One of the greatest lessons, I believe, that Mr. Rogers taught through his broadcasts was in helping us to recognize our own self-worth. Children are often times insecure about who they are and wonder whether they are “good enough.” Children oftentimes observe those around them, such as their friends or popular figures in the media, and, afterwards, walk away feeling as though they need to dress just like that popular sports figure or act just like that TV star if they want to “fit” into society or hope to be accepted by the group. Mister Rogers helped these children navigate their way through and around this stereotypical social dilemma by coming to terms with who they are, not what they think they should be. By using his signature catchphrase,  “You’ve made this day a special day, by just your being you. There’s no person in the whole world like you, and I like you just the way you are,” he built up their collective confidence and self-worth.

Feelings are Manageable

Another significant message from Mister Rogers had to do with the importance of feelings. Feelings, especially negative ones, can be challenging for children of any age to cope with. We struggle to react in a proper way in response to our emotions. This issue of coping is especially prevalent among children. Mister Rogers saw this prevalent issue among children and has made an effort to teach coping skills. Through his many stories and songs, he taught that it’s normal to have an array of feelings and that it is possible to manage them. Mister Rogers has said, “Anything that’s human is mentionable, and anything that is mentionable can be more manageable. When we can talk about our feelings, they become less overwhelming, less upsetting, and less scary. The people we trust with that important talk can help us know that we are not alone.” He taught us that we shouldn’t be shy or scared of opening up about our feelings with those we trust and love. As we talk about our emotions, we cope with them better. At the same time, these loved ones will stand by our side during these difficult times. Mister Rogers has taught us that it is ok to be vulnerable and that we won’t be looked down for it.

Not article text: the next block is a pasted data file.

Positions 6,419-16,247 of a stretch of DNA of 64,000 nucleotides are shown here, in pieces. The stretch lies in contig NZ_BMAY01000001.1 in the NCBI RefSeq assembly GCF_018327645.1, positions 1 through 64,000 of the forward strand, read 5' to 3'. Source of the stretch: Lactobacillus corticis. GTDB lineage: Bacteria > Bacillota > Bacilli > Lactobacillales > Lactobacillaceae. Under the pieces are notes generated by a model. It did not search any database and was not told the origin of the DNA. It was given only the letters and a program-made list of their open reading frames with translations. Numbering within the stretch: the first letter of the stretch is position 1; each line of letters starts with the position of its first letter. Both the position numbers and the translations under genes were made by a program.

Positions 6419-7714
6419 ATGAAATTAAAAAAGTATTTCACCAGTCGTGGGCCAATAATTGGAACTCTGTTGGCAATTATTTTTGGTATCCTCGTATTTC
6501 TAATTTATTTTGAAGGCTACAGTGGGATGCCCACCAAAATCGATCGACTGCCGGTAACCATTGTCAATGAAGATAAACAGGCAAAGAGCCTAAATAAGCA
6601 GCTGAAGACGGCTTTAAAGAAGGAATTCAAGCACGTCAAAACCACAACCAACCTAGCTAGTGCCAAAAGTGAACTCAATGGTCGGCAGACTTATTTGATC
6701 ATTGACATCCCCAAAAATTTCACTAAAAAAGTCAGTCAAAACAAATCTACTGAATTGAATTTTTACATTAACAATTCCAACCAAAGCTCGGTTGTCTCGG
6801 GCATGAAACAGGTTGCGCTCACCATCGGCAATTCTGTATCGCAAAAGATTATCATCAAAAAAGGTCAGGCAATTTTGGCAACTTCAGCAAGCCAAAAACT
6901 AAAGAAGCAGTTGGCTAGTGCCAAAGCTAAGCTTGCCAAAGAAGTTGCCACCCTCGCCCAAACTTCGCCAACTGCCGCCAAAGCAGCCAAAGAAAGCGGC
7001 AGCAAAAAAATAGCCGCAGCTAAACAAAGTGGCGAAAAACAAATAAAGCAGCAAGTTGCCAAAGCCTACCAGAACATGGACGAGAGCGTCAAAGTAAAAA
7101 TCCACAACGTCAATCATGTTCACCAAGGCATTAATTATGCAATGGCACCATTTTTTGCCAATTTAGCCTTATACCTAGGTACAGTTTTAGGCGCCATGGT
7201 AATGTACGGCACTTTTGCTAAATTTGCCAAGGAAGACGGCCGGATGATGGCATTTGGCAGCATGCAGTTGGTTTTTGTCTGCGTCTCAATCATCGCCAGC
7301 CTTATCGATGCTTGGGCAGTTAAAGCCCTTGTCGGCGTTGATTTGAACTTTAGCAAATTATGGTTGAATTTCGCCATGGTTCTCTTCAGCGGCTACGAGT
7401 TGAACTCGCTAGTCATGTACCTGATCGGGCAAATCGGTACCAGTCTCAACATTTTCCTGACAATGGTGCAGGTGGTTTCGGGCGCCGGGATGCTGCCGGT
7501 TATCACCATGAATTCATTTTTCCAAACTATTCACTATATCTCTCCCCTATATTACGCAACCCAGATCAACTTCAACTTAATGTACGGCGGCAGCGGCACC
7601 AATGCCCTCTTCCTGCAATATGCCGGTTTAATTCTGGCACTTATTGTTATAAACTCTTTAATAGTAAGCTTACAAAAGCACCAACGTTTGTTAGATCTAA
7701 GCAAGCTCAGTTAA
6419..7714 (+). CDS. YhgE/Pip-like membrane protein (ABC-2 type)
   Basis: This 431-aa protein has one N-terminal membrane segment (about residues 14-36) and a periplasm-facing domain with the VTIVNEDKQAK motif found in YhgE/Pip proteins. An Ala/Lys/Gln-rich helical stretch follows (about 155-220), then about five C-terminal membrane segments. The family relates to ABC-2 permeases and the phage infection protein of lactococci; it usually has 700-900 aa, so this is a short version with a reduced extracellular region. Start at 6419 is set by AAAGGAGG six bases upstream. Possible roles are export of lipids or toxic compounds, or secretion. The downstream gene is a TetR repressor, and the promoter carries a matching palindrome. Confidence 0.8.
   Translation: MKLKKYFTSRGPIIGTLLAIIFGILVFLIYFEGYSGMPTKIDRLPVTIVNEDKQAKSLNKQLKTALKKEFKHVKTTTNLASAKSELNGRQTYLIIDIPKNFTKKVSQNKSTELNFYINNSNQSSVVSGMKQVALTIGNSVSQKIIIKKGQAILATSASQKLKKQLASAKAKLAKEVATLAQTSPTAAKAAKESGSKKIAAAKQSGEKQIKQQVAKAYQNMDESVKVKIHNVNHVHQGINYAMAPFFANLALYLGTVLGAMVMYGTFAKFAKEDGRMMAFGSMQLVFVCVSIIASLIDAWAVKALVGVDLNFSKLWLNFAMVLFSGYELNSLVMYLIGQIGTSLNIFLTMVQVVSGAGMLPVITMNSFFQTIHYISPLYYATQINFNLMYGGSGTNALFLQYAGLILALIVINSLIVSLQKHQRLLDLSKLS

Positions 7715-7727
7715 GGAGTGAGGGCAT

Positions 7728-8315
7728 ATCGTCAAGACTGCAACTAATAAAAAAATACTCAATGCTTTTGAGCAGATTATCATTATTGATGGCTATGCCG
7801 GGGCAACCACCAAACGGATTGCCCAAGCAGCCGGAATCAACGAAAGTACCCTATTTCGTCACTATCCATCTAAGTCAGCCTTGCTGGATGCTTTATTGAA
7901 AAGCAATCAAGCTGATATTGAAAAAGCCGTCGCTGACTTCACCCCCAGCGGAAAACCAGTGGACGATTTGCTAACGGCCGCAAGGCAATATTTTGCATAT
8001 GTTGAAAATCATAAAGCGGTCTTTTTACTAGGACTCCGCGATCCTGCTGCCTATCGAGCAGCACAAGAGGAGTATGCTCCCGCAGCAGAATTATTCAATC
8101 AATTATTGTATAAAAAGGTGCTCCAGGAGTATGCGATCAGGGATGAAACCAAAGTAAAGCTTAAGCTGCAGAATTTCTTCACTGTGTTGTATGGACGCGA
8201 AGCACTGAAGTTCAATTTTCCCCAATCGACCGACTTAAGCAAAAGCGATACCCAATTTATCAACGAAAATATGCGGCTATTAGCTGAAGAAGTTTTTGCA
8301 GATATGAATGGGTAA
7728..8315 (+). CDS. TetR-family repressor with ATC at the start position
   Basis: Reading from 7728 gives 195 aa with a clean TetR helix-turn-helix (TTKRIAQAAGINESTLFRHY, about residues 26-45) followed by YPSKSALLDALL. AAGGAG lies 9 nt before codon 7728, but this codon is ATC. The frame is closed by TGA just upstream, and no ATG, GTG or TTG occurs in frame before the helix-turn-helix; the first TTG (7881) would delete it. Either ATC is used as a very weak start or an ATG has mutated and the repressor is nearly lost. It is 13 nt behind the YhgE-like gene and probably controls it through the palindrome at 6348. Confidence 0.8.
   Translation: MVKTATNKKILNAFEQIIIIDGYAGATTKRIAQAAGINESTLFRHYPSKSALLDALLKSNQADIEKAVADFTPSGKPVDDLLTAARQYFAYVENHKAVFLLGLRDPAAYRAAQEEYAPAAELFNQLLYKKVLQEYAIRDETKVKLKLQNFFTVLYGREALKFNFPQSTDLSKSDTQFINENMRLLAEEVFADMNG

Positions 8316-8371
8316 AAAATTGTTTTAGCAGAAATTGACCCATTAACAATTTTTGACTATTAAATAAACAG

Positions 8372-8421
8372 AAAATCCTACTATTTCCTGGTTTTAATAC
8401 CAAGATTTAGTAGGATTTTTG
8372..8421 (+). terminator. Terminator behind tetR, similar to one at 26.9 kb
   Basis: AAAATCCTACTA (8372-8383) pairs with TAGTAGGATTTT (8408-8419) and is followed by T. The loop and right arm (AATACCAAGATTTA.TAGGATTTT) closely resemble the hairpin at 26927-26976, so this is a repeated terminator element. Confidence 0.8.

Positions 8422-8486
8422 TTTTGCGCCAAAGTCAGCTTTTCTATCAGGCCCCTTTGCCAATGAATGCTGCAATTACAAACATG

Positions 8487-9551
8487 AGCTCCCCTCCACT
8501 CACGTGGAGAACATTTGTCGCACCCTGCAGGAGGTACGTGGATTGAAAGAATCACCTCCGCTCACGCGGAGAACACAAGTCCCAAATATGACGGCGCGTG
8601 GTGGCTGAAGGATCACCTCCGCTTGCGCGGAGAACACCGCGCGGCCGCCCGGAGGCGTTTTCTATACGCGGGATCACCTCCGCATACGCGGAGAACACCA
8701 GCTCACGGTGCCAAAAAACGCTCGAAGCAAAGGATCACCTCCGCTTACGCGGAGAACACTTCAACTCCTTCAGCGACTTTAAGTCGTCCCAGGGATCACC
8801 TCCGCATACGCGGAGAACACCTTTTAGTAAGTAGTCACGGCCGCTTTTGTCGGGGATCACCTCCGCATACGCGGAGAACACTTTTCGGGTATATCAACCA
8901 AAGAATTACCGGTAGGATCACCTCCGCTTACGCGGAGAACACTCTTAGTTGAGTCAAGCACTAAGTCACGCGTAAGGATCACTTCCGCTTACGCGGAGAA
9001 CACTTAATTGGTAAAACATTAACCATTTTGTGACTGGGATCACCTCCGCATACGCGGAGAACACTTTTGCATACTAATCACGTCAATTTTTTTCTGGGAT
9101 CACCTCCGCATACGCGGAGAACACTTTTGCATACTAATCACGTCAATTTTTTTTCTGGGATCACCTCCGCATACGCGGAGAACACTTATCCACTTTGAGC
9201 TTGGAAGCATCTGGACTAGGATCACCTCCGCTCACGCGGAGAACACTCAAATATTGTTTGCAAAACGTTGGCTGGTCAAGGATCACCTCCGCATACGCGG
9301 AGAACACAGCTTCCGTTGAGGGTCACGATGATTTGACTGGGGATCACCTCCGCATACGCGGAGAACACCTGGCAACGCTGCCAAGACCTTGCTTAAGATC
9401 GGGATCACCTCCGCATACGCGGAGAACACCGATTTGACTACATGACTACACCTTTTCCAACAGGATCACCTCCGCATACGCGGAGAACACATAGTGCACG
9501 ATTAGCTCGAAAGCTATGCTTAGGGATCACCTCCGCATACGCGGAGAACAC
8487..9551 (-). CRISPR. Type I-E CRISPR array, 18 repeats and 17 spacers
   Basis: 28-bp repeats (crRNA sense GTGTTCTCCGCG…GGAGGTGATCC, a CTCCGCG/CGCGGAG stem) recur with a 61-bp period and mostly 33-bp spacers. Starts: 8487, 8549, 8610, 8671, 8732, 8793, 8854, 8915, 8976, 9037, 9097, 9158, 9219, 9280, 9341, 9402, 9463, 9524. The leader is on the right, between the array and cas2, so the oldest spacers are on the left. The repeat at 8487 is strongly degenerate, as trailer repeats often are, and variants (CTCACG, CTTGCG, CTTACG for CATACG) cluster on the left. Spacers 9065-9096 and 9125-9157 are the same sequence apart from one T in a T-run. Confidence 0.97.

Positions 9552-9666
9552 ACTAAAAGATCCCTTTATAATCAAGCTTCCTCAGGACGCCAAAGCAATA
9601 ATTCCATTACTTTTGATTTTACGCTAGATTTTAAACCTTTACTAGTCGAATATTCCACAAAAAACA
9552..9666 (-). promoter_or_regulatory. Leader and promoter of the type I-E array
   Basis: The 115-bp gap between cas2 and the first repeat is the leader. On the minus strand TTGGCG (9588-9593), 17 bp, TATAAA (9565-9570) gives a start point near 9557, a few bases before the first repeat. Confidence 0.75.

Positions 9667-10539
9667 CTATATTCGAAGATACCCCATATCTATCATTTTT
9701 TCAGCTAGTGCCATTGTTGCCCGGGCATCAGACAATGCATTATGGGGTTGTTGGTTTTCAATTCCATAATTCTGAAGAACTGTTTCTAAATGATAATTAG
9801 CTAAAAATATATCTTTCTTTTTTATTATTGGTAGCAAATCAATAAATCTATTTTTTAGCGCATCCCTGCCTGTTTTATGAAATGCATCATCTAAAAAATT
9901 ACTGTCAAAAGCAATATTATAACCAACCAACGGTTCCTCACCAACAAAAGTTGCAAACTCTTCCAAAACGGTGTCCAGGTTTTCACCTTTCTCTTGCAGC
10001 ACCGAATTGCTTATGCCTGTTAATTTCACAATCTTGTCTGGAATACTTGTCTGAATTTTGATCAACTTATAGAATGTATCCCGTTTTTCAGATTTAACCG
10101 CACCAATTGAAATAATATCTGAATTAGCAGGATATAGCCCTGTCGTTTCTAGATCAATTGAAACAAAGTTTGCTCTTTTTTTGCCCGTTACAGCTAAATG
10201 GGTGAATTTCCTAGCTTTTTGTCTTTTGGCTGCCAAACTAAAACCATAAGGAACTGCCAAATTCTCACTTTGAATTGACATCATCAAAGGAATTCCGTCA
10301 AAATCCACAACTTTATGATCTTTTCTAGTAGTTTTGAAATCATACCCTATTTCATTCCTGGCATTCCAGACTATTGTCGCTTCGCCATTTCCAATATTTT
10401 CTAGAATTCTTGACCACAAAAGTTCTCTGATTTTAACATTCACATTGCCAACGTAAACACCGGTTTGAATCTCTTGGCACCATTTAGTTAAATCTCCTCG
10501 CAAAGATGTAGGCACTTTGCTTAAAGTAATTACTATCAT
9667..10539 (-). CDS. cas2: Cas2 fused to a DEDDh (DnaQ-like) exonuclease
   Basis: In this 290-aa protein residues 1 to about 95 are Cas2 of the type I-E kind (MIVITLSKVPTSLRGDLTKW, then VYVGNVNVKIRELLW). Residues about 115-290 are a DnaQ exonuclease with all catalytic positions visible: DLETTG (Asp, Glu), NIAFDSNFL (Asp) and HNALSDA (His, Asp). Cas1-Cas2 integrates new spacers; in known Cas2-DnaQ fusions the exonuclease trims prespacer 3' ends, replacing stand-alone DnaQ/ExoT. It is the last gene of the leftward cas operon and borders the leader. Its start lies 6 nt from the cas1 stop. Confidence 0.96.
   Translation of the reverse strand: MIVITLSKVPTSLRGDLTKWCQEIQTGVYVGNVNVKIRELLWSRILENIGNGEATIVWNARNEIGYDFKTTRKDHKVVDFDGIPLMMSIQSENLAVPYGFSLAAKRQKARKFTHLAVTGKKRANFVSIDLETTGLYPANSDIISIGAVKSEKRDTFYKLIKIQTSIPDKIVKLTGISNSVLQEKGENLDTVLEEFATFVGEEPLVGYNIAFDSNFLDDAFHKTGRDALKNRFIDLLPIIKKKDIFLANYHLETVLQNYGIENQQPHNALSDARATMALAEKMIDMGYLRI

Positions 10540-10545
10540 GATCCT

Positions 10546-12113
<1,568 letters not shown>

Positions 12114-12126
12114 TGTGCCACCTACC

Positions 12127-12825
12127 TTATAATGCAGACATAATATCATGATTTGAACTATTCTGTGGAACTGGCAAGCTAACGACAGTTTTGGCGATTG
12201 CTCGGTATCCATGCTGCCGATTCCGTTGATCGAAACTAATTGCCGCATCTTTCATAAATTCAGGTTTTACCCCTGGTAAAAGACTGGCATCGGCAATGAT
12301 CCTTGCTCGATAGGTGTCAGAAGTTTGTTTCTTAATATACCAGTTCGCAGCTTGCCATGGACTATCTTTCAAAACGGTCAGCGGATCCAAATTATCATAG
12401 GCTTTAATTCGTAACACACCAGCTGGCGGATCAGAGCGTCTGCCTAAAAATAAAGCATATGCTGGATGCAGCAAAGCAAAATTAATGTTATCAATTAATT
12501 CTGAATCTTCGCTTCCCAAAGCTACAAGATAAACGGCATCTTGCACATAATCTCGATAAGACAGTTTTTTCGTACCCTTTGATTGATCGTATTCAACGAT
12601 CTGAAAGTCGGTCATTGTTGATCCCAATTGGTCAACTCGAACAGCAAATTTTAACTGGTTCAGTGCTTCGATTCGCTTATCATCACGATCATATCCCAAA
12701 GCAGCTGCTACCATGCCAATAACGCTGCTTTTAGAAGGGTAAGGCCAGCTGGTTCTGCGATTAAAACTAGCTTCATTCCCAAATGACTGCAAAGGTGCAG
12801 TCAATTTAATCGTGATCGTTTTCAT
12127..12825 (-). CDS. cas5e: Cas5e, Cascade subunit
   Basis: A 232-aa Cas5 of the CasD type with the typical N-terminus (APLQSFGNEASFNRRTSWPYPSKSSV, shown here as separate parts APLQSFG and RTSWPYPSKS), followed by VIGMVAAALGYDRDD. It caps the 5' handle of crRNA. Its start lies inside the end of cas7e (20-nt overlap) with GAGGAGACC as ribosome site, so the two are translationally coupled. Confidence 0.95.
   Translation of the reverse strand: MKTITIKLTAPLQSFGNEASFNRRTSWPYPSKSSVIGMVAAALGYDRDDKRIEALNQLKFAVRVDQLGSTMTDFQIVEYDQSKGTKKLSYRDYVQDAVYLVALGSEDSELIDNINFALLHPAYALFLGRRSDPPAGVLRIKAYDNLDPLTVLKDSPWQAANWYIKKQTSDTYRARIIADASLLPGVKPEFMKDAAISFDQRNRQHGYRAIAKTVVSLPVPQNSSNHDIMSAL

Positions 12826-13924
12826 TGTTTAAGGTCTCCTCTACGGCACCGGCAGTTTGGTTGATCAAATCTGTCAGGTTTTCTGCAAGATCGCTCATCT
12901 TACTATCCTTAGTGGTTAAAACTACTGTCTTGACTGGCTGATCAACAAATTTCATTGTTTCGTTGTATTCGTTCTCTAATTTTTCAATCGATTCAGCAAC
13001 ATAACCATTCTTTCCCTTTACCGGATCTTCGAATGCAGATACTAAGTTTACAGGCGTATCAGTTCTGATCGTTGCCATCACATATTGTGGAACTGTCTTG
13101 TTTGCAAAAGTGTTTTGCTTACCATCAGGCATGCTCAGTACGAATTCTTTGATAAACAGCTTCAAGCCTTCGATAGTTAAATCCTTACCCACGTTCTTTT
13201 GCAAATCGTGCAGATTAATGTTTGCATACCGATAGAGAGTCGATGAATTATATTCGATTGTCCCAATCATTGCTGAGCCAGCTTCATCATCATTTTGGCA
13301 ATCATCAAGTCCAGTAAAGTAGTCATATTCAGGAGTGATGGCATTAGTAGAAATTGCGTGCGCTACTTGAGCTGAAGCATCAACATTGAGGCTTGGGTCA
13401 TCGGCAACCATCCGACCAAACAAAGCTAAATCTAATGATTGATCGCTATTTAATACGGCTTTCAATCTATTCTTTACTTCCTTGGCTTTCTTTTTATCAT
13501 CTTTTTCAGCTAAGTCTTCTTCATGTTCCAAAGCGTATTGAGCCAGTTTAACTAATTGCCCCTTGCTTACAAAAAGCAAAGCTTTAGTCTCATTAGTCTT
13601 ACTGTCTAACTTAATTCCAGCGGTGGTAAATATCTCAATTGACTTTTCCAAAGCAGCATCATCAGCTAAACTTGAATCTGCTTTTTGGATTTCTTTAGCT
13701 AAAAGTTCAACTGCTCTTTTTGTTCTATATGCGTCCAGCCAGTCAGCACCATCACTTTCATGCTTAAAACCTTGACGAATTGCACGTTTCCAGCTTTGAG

Developing Relationships with People

On top of teaching children about self-worth and mastering their feelings, Mister Rogers taught the importance of tolerance and equality in an era of rampant inequality. During most of the production period for Mister Rogers Neighborhood, the message about racial inequality was finally moving to the forefront of local, state, and national politics in the United States. In the 1960s, racism was a primary cause of social injustices and the cultural separation of  the “blacks” and the “whites.” Amid this political chaos, Mister Rogers began teaching his young viewers about tolerance, unconditional love and developing friendly relationships with everyone they chanced to meet — no matter what his or her skin color may be. In 1969, at the height of the civil rights movement, Mister Rogers broadcasted an episode where he was sharing a wading pool with one of the neighborhood’s police officers, Officer Clemmons, an African-American man. This clip was considered highly controversial, but Mister Rogers was not afraid to push the social boundaries to demonstrate the importance of tolerance and equality. He showed his gratitude and appreciation for all kinds of people who society was labeling as “different” or unique. To bring this message home, he would ask the children, “Won’t you be my neighbor?” Inviting each boy and girl, no matter who he or she was, to be his personal friend and a special part of his community.

Mister Rogers will never be Forgotten

Mister Rogers has had a lasting positive impact on American society.  He taught wholesome values that will be cherished forever by anyone fortunate enough to have heard his message He taught us about things that matter most in this world: kindness and civility. He is an enduring reminder of the goodness that can be portrayed through media outlets, especially in a world where we seem to be turning away from such values.